The Founding President
Joseph Colella ’19 founded the Political Science Society to spark more dialogue about politics on campus. Before his grand ambitions at Pace? He was part of the Grand Awkward, a band that’s actually on Spotify.
Joseph Colella ’19 was no stranger to Pace when he started looking into colleges. “I’m from Brooklyn, and the fifth person in my family on my dad’s side to attend Pace.” Still, he had very specific criteria in mind when considering higher education: a college that connected students with opportunities for personal and professional growth, and “somewhere that made me feel like I could leave a lasting impact,” he explained. Colella found that at Pace. It was settling on a major that proved a little more difficult.
“I went from wanting to major in aeronautical engineering to international business to even jazz performance,” he told us. It was the political climate in the mid-2010s (when former President Obama was serving his second year in office) that pushed him to study political science, but he wasn’t quite satisfied with that, either. “I always felt [like] I was missing some of the business and fiscal acumen in many conversations that inherently affected the politics I desperately wanted to be involved in.”
Motivated to learn more, he signed up for Professor Mark Weinstock’s macroeconomics class. “Boy,” Colella exclaimed, “That man knows how to change your beliefs.” Weinstock was instrumental in inspiring Colella to pursue a second major, and he’s now studying both political science and economics.
He had another interesting experience when he took public speaking with Professor Aditi Paul, PhD, the summer after his first year at Pace. “The class was almost entirely made up of veterans from different US military branches,” Colella said. He was one of only three non-veteran students, and since summer classes are, by design, scheduled to be much longer due to the shorter semester, Colella spent a significant amount of time getting to know his classmates. “[It’s] hard not to feel cool when you’re walking around with a couple of Marines during breaks.”
That experience, perhaps, informed Colella’s priorities as executive president of the Student Government Association (SGA) this year. “The Executive Board [and I] have been searching for ways to establish official representation for other student demographics, such as veterans,” he said, noting that he’d like to see Senate positions specified for transfer, international, and commuter students as well. Among his other plans (and there are many), Colella intends to instate what he calls “Setter Sit Downs,” or an increase in town halls, in order to recap after events that significantly affect the Pace Community.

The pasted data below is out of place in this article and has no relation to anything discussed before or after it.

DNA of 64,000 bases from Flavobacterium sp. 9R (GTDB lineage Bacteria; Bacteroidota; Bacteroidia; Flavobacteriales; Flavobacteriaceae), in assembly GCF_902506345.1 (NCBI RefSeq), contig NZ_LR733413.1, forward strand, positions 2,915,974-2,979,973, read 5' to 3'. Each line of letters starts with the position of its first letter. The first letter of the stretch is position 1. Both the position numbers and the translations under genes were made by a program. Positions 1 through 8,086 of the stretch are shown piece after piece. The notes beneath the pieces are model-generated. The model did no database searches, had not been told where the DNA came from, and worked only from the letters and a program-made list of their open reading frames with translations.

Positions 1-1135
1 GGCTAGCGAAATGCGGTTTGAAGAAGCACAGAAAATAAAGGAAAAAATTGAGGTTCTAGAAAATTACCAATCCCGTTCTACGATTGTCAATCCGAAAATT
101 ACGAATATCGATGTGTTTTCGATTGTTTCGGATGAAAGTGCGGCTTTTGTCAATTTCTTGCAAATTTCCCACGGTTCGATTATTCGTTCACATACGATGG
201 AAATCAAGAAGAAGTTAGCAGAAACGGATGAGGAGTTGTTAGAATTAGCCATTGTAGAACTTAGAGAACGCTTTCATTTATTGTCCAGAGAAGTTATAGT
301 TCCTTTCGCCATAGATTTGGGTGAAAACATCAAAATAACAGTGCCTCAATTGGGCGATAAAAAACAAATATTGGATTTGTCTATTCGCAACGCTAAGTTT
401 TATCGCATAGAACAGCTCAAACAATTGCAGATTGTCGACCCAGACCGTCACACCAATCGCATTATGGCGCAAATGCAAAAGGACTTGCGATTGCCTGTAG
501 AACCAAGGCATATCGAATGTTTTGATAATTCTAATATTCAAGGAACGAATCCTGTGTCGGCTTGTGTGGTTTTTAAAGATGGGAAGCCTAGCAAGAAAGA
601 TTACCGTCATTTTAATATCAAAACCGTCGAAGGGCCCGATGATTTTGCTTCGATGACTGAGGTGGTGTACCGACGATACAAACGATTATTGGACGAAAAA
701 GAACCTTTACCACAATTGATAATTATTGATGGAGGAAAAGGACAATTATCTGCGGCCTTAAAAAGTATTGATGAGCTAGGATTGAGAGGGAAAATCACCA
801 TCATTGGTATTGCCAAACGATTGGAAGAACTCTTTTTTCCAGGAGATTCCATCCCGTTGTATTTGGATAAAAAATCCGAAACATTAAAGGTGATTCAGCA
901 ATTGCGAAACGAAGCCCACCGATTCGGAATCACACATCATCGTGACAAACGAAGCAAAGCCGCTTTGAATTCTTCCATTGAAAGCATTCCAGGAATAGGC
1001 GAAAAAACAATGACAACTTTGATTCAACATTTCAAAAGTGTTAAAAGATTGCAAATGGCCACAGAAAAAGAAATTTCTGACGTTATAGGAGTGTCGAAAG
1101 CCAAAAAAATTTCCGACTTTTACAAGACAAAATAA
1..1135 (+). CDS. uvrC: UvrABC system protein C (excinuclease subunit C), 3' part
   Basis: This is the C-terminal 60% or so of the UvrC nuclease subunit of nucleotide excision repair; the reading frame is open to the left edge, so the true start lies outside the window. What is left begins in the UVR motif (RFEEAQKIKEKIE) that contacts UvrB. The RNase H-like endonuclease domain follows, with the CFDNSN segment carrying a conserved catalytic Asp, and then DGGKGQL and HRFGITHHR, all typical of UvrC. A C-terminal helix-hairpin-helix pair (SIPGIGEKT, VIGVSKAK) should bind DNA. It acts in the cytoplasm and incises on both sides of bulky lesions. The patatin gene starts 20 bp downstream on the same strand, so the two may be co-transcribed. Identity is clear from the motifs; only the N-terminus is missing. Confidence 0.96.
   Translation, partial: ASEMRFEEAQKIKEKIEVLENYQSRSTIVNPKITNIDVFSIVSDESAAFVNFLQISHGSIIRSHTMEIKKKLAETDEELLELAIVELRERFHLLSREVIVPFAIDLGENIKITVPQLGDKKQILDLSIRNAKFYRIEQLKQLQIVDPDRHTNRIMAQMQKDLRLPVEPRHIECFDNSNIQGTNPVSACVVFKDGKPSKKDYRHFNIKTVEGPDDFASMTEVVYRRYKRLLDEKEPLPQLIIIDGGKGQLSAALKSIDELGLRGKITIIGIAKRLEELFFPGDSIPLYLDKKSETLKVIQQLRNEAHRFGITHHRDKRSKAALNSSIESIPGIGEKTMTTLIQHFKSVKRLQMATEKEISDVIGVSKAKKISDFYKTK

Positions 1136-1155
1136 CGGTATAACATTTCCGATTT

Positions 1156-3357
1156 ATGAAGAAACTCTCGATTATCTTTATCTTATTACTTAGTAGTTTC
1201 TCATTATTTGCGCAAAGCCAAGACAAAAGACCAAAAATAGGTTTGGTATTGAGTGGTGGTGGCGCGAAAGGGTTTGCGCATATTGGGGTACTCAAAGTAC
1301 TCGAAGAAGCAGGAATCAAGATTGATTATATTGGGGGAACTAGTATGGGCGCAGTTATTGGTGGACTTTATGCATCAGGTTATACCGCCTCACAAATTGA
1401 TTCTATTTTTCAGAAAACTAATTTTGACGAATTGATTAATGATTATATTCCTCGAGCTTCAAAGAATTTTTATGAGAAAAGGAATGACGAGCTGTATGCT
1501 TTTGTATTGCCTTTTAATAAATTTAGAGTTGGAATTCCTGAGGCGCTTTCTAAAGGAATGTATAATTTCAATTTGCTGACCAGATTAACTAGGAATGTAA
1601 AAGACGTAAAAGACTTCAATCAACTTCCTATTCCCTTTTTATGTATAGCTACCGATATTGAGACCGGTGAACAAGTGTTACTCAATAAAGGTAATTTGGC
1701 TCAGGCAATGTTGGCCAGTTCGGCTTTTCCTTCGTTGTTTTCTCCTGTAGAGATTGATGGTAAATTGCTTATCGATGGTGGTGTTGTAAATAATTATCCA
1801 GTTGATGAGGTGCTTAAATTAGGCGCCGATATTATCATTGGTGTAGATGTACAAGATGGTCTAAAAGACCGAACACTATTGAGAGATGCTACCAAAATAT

Colella is also the founding president of Pace’s Political Science Society, which he launched in an effort to facilitate greater dialogue between students and the Political Science department. They’re currently planning to organize a panel of faculty and students regarding the 2018 Midterm Elections, an event he would also be speaking at. “It’s gaining the attention of many students outside the department, and I’m honored to be invited as a panelist,” Colella said.
During his time at Pace so far, he was awarded an Outstanding Position Paper award at the 2016 National Model United Nations conference, worked as a Resident Assistant (third year running), served the Manhattan Borough President Gale Brewer, and volunteered for The Lowline and Generation Citizen. He’s currently working as an NYPD Auxiliary Police Officer in the First Precinct. Before all of that, though? Colella was actually a minor rock star.
“I was in a band in high school called the Grand Awkward, and we recorded an EP of two songs.” They’re still available on Spotify if you want to catch a listen. Colella’s the one on bass.
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